If you viewed my comment about dementia unfavourably. Perhaps the weariness of nearly losing my own relative through neglect that a whizz around the BNF would have highlighted - and we did - made me seem lazy. But alas, my sigh was because on the occasion alluded to, these staff were not at fault, which is almost worse because management are far slower to shift, and so the problem remains.

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  • The coalition government dipped its toe in the water to test reaction to the changes in the NHS pension, which for many years Ben in surplus. We stood by, the government made unnecessary changes and they now have permission to treat us unfairly.

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  • Many pertinent points having been made above, I'd like to add my thoughts.

    Regarding restraint: yes, it speaks for itself, 11% for MPs v. 1% for nurses. Restraint used here by politicians is a Humpty-Dumpty word sc. used to mean what they want it to mean. Ergo it has no meaningful significance for nurses.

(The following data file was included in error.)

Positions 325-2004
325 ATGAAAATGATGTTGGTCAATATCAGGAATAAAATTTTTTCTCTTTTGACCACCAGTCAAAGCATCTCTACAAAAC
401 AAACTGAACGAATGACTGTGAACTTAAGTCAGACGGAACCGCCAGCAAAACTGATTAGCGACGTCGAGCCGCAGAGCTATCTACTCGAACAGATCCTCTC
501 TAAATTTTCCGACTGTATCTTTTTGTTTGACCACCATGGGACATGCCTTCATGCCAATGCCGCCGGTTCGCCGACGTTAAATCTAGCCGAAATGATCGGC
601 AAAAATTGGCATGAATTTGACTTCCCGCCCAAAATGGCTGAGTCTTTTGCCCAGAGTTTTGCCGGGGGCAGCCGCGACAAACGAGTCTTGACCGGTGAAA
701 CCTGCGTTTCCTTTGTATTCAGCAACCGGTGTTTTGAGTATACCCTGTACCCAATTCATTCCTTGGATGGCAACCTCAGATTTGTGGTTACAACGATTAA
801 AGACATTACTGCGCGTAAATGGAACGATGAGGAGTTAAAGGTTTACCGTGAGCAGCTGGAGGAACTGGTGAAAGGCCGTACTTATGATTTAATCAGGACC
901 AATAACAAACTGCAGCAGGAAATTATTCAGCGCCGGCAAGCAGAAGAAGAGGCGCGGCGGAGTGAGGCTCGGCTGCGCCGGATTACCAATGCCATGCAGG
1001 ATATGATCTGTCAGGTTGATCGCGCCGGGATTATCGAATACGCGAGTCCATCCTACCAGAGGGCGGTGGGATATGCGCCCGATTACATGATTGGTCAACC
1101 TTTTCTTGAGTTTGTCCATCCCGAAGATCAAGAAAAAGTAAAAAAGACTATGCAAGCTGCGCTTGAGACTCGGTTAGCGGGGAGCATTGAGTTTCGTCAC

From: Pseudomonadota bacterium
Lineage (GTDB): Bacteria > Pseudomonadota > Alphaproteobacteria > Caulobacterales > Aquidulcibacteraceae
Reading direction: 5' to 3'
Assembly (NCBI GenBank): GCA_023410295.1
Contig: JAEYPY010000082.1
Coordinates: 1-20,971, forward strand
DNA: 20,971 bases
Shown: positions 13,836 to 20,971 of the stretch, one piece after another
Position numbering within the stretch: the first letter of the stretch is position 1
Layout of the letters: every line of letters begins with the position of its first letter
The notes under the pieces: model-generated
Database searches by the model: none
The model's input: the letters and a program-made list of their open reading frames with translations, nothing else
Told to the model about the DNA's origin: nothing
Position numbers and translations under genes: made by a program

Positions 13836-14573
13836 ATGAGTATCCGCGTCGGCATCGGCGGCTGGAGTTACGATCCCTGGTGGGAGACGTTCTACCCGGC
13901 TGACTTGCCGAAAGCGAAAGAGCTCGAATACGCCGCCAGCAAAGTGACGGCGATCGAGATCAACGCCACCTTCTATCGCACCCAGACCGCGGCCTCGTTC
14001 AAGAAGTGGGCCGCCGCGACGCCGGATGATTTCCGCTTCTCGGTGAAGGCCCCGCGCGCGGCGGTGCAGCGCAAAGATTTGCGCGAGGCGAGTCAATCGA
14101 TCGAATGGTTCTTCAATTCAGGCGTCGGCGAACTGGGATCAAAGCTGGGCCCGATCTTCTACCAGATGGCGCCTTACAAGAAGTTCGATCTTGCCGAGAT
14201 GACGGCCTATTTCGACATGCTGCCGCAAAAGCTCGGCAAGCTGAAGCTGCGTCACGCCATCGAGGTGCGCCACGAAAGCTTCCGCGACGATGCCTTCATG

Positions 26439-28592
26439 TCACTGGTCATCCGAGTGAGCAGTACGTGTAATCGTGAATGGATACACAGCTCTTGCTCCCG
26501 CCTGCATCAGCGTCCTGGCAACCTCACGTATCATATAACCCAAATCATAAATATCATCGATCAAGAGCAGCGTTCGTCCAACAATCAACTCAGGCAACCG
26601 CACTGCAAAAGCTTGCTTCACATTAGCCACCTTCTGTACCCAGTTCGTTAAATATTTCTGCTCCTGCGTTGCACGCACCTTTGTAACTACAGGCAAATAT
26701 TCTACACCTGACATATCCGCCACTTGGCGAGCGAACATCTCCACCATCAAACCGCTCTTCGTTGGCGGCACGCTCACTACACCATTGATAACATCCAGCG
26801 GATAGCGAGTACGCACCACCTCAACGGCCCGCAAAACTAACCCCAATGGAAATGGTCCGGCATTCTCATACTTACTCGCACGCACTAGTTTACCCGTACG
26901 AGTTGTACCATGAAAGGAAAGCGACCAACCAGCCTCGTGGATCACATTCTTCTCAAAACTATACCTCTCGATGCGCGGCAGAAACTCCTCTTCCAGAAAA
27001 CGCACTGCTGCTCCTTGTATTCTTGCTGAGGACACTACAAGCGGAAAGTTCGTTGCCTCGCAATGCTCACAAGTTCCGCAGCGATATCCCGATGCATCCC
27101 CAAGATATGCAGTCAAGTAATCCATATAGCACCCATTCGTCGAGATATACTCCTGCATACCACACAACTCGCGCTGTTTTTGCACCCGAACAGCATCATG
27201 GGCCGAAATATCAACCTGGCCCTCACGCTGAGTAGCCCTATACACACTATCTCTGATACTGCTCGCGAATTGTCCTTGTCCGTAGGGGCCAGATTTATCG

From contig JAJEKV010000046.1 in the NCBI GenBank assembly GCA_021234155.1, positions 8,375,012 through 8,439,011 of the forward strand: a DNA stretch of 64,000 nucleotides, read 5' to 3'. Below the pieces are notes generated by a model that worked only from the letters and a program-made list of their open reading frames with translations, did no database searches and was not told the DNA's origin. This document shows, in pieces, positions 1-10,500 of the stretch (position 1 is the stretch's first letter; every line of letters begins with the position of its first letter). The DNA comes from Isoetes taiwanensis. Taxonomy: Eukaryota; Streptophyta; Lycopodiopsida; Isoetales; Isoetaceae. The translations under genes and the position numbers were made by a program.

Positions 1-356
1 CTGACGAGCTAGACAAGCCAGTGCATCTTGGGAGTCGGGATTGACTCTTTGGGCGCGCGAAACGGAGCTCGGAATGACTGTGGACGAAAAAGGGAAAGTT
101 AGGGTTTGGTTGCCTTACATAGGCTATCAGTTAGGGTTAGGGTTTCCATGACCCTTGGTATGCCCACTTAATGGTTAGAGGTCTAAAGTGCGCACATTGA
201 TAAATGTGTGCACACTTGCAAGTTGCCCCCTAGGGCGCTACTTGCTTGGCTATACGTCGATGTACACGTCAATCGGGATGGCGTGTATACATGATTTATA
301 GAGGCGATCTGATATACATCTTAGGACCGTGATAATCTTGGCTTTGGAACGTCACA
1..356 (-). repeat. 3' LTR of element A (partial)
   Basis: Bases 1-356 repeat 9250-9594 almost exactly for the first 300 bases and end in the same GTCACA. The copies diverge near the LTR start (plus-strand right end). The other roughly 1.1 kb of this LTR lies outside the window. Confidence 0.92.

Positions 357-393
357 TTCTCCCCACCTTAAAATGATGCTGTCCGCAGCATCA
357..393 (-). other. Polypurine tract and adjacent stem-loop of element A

Strike action: as we all know, politicians have for decades taken advantage of nurses in the full knowledge that they draw the line at striking. The rationale for not striking is manifestly to avoid compromising patient care. What is always overlooked is care of the nurse in terms of stress, exhaustion, financial worries sc. making ends meet, etc.

    It can be argued that in all the circumstances there is a cogent case for taking industrial action. The RCN declines to support taking this course and thus, in my view, exposes its fundamental weakness. I was briefly a committee member of the RCN (before illness caused me to have to vacate my seat) and I argued strongly that an associated but separate nursing union needed to be established. It ill behoves a Royal College to be directly involved in industrial action, therefore a nursing union arm is needed to take (IF that is what it takes) strike action. The was some support for my argument but the majority view was that the RCN was stronger if it combined Royal Collegeship with union function. I continue to disagree profoundly with this approach.